+@xbullet<When both are access-to-object types, the
+designated types shall be the same or one shall cover the
+other, and if the designated types are elementary or array types,
+then the designated subtypes shall statically match;>
+@xbullet<When both are access-to-subprogram types,
+the designated profiles shall be subtype conformant.>
 
 !corrigendum 4.6(13)
 
@@ -909,6 +956,9 @@
 If the target type is an access-to-subprogram type, then the operand type
 shall be an access-to-subprogram type. Further:
 @dby
+@xbullet<If the target type is a pool-specific access-to-object type, then
+the operand type shall be @i<universal_access>.
+
 If the target type is an access-to-subprogram type, then the operand type
 shall be @i<universal_access> or an access-to-subprogram type. Further, if
 the operand type is not @i<universal_access>:
@@ -2556,6 +2606,174 @@
 "We also fix an RM bug here; 3.4.1(3) says that all types are either specific,
  class-wide, or universal, but then fails to include access_definition (for
  anonymous access types) in any of those categories."
+
+*************************************************************
+
+From: Bob Duff
+Sent: Monday, June 6, 2005  12:38 PM
+
+I'm using draft 11.8 of the [A]ARM.
+
+6.1(15/2):
+
+15/2  {AI95-00231-01} parameter_specification ::=
+          defining_identifier_list : mode [null_exclusion] subtype_mark
+       [:= default_expression]
+        | defining_identifier_list : access_definition
+       [:= default_expression]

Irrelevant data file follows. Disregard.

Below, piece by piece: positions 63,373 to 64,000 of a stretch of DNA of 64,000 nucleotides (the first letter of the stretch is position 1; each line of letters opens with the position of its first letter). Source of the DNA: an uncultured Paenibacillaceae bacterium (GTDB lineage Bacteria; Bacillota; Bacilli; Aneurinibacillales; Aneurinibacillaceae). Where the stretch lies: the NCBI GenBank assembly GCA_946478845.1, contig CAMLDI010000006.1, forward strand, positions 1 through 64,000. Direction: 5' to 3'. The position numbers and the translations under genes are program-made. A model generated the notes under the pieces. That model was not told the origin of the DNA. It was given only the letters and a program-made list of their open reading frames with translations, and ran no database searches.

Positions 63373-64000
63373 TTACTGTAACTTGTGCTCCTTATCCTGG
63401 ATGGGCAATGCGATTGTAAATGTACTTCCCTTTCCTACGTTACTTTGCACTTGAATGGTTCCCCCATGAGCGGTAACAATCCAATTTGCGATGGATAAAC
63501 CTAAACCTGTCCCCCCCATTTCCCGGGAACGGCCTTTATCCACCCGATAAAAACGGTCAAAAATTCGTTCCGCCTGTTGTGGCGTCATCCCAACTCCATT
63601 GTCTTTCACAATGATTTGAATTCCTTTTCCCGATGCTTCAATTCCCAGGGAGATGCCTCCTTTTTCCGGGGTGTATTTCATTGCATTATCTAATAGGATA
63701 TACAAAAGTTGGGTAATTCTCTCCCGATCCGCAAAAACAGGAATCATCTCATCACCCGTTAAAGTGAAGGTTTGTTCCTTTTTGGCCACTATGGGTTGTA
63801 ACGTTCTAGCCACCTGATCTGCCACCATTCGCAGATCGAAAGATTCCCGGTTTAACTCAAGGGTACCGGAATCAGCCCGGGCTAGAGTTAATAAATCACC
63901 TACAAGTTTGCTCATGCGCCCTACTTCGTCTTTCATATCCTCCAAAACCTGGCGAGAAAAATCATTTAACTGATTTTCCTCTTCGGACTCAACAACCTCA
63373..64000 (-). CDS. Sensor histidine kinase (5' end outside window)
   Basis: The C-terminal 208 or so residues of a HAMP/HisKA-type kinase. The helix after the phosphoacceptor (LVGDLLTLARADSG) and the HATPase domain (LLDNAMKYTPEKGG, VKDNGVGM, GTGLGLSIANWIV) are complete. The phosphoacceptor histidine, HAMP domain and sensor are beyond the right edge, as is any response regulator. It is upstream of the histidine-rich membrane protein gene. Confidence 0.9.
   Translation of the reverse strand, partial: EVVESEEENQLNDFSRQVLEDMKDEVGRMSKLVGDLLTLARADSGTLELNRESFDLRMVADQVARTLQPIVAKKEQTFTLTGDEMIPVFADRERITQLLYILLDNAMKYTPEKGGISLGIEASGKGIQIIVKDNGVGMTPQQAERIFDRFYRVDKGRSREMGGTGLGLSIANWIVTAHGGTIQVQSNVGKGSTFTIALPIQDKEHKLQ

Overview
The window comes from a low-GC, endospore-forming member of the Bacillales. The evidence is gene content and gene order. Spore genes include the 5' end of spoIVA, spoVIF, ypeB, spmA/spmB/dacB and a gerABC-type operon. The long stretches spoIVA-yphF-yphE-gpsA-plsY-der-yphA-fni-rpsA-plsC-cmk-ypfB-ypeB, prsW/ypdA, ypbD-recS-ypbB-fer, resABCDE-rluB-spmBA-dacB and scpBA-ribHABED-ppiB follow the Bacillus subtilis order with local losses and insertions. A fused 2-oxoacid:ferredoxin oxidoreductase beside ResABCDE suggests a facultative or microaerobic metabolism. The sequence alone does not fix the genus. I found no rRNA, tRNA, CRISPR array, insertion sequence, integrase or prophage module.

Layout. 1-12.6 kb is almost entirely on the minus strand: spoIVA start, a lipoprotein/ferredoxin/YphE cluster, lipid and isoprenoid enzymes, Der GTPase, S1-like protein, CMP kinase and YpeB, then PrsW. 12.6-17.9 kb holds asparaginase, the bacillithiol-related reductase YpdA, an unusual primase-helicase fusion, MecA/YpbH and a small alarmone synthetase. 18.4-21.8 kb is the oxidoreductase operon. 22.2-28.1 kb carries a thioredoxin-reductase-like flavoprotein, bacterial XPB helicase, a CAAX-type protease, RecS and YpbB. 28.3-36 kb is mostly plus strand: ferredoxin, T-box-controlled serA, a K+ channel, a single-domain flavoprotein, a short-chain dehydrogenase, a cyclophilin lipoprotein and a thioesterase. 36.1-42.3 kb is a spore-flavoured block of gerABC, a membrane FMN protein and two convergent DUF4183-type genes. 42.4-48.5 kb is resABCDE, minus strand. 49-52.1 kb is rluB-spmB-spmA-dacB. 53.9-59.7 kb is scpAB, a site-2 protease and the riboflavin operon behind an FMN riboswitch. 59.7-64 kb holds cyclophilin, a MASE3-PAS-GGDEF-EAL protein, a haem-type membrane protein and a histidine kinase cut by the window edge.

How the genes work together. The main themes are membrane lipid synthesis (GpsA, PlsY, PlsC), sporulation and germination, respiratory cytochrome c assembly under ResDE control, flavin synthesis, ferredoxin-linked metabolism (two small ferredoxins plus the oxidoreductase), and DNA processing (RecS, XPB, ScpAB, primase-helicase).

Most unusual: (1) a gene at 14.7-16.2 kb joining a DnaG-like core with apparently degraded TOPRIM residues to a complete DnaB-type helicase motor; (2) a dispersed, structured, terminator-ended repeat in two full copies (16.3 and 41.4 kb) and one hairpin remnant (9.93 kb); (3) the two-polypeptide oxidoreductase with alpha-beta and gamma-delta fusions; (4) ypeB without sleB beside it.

+
+Why do we disallow access parameters of modes 'in out' or 'out'?
+We've gone to all this trouble to allow anonymous access types everywhere, but
+here's a case where programmer's will have to declare a named access type.
+
+Are there any other cases where the name of an access type is allowed, but an
+access definition is not?
+
+*************************************************************
+
+From: Tucker Taft
+Sent: Monday, June 6, 2005  7:27 PM
+
+Groan.  I think there could be some significant
+implementation issues and possible dangling-reference
+possibilities with writable access parameters,
+since their accessibility level is dynamic.
+I also find the idea of "out access constant D"
+pretty painful to imagine, bordering on the
+C++ "const" nightmare.  I think we would be
+asking for trouble to introduce these at this
+late date.
+
+*************************************************************
+
+From: Randy Brukardt
+Sent: Monday, June 6, 2005  9:59 PM
+
+> Why do we disallow access parameters of modes 'in out' or 'out'?
+
+I don't know, ask the Ada 9X team. :-) They were requested several times, I
+believe.
+
+> We've gone to all this trouble to allow anonymous access types everywhere, but
+> here's a case where programmer's will have to declare a named access type.
+
+As Tucker points out, they would be a real mess to allow, mainly because of
+accessibility. Of course, the only reason we need these special properties
+are because some people wouldn't allow "in out" parameters (at least for
+tagged types) in functions. But that will never be fixed, and thus we're
+stuck with this abomination.
+
+> Are there any other cases where the name of an access type is allowed, but an
+> access definition is not?
+
+A type conversion or qualification, of course. And I can hardly imagine
+trying to fix that!  Imagine:
+
+    List := not null access constant T(Func(A, B));
+
+John's work on the Rationale shows that you need named types in various
+cases not having to do with parameter passing, in part because the implicit
+conversions are only allowed when the checks cannot fail. And there are
+enough cases where the checks *could* fail that I think most stuff will end